Ralf Rangnick has enjoyed a long and distinguished career in management which dates all the way back to 1983.
But the German’s involvement in European football’s primary club competition, the Champions League, has been limited to two brief spells as Schalke boss and a short tenure as Manchester United interim manager.
In fact, Rangnick’s experience at top continental level only stretches to 11 games, though he does have a huge win in the knockout stages during the early 2010s sitting pretty on his résumé.
Below is every Champions League game he’s ever been involved in as boss.
A more youthful Ralf Rangnick / Stuart Franklin/GettyImages
Goals: PSV – Vennegoor of Hesselink (33′)
Ralf Rangnick’s first taste of Champions League football as a manager came at Schalke in 2005 after spells in charge of VfB Stuttgart and Hannover 96.
Was it a good start for the German? Sadly, no; Jan Vennegoor of Hesselink – one of the best ever names in football – bagging the only goal of the game in a narrow PSV Eindhoven win.
Goals: Schalke 04 – Larsen (3′), Altintop (70′); AC Milan – Seedorf (1′), Shevchenko (59′)
Things got a little better two weeks later as Rangnick’s side got off the mark with a point against AC Milan, beaten finalists in that iconic Istanbul final less than four months prior.
Two quick goals from Clarence Seedorf and Soren Larsen got the game off to a breezy start, before Andriy Shevchenko, the tournament top scorer that year, put Milan ahead.
S04 and Rangnick weren’t to be denied a share of the spoils though; substitute Hamit Altintop bagging an equaliser with 20 minutes remaining.
Goals: Fenerbahce – Luciano (14′), Nobre (73′), Appiah (79′); Schalke 04 – Lincoln (59′, 62′), Kuranyi (77′)
The entertainment continued in Rangnick’s third group game, but he was still left searching for his first win after a thrilling 3-3 draw away at Fenerbahce.
Lincoln grabbed a quick-fire brace in the second half to put Schalke ahead, but Kevin Kuranyi’s goal wasn’t enough to prevent the visitors from being pegged back twice to earn just a point.
Goals: Schalke 04 – Kuranyi (32′), Sand (90′)
Finally, at the fourth time of asking, victory for Rangnick as Schalke downed Fenerbahce 2-0 in the reverse fixture.
Kuranyi was on the mark again, as was Denmark legend Ebbe Sand, who secured the points in stoppage time.
Levan Kobiashvili during Schalke’s 3-0 win / AFP/GettyImages
Goals: Schalke 04 – Kobiashvili (18′ pen, 73′, 79′ pen)
The good times continued three weeks later when Schalke breezed past PSV Eindhoven in a routine 3-0 win.
Levan Kobiashvili was the hero on the night for Rangnick, bagging a hat-trick that included a first and second half penalty.
Goals: AC Milan – Pirlo (42′), Kaka (52′, 60′); Schalke 04 – Poulsen (44′), Lincoln (67′)
Despite winning their previous two group games, Schalke needed a positive result against Milan because of PSV’s win over Fenerbahce in the other matchday six fixture.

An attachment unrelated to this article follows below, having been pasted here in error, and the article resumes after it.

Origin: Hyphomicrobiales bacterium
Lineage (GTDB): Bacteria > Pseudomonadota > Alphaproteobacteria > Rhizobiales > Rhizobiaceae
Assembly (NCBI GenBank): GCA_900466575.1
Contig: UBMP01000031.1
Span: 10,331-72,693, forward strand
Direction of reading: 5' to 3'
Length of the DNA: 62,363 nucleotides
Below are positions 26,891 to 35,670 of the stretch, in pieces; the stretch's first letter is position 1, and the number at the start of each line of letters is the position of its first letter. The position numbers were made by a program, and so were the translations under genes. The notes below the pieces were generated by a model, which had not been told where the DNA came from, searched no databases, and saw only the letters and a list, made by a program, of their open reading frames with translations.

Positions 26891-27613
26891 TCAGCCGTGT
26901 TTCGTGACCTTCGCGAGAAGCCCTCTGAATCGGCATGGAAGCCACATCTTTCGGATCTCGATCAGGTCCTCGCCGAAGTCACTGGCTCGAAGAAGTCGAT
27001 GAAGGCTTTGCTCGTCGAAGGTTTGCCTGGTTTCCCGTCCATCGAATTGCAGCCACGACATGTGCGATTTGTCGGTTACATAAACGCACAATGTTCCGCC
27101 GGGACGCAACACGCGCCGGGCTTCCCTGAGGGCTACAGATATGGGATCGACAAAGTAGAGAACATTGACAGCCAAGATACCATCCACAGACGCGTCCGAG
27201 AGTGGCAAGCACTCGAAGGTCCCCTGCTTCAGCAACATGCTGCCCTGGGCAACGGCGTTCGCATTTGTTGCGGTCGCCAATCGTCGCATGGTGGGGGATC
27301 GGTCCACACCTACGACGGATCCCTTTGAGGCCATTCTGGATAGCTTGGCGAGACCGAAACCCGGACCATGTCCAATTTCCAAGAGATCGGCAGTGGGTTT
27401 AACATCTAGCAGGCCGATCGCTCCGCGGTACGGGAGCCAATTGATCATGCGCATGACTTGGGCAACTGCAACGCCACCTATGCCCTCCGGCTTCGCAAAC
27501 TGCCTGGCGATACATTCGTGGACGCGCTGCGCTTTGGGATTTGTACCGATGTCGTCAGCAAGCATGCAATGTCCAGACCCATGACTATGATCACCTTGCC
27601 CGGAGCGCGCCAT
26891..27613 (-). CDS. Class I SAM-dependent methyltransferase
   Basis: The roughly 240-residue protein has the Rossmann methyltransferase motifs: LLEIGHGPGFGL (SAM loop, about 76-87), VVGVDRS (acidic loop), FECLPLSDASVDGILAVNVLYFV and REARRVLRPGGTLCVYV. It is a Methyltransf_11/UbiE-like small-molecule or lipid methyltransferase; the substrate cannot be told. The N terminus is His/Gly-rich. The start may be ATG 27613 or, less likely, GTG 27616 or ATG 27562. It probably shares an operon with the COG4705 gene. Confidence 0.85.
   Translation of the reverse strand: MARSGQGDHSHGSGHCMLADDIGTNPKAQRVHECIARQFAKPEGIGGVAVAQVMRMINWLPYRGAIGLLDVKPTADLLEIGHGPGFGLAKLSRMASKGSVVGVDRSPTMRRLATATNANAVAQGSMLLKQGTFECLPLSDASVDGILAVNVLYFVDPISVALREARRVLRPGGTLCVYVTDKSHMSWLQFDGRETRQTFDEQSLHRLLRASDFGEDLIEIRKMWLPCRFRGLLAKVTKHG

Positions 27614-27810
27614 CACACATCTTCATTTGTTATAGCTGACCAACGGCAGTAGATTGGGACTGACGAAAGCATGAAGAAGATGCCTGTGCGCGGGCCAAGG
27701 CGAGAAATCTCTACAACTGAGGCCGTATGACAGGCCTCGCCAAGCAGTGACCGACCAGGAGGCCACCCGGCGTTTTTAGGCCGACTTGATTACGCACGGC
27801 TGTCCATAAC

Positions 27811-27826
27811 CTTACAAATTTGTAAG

Rangnick’s side would fall short in Milan, dropping into the UEFA Cup (as it was known then) after a 3-2 loss at San Siro; Christian Poulsen and Lincoln’s goals not enough to stop Kaka from leading the Rossoneri to victory.
Goals: Inter – Stankovic (1′), Milito (34′); Schalke 04 – Matip (17′), Edu (40′, 75′), Raul (53′), Ranocchia o.g (57′)
Rangnick was sacked by Schalke after that group stage elimination, and he wouldn’t sample the Champions League again until six years later with….Schalke.
Drafted in to replace Felix Magath following a lengthy spell at Hoffenheim, he got straight back into the swing of things with a crunching 5-2 win over holders Inter at San Siro.
Joel Matip and Raul were among the scorers on a famous night for the club.
It was a memorable night for Schalke in April 2011 / Kaz Photography/GettyImages
Goals: Schalke 04 – Raul (45′), Howedes (81′)’ Inter – Motta (49′)
A week later, Schalke sealed a convincing 7-3 aggregate win with a narrow 2-1 victory at the Veltins Arena.
Raul again showed his prowess on European football’s top stage, before Benedikt Howedes ensured Schalke’s, and Rangnick’s, passage through to the semis with a late winner.
Goals: Man Utd – Giggs (67′), Rooney (69′)
Rangnick’s first experience of facing an English side in the Champions League ironically came against Manchester United, who proved to be far too strong over two legs for Schalke.
The first leg of their semi final, played in Germany, was settled by quick-fire goals from Ryan Giggs and Wayne Rooney, who gave United a 2-0 advantage to take back to Old Trafford.
Goals: Man Utd – Valencia (26′), Gibson (31′), Anderson (72′, 76′); Schalke 04 – Jurado (35′)
Rangnick’s Schalke were then overwhelmed in the second leg at Old Trafford, crashing to a 4-1 defeat on the night and a 6-1 loss on aggregate.
The tie, which was over as a contest after goals in the first half an hour from Antonio Valencia and Darron Gibson, proved to be Rangnick’s last game as a Champions League manager for a decade, as he walked away from the club four months later citing chronic fatigue syndrome.
Rangnick in the United dugout in his first Champions League game in a decade / PAUL ELLIS/GettyImages
Goals: Man Utd – Greenwood (9′); Schalke 04 – Rieder (42′)
Rangnick’s first game back in the Champions League was as interim manager at Manchester United, having succeeded the sacked Ole Gunnar Solskjaer.
The Red Devils were already through to the knockout stages, and a much changed side were held to a 1-1 draw by a spirited Young Boys side. United won the group and were paired with Atletico Madrid in the last 16.
Ralf Rangnick’s Champions League record:
Goals For: 21
Goals Against: 19
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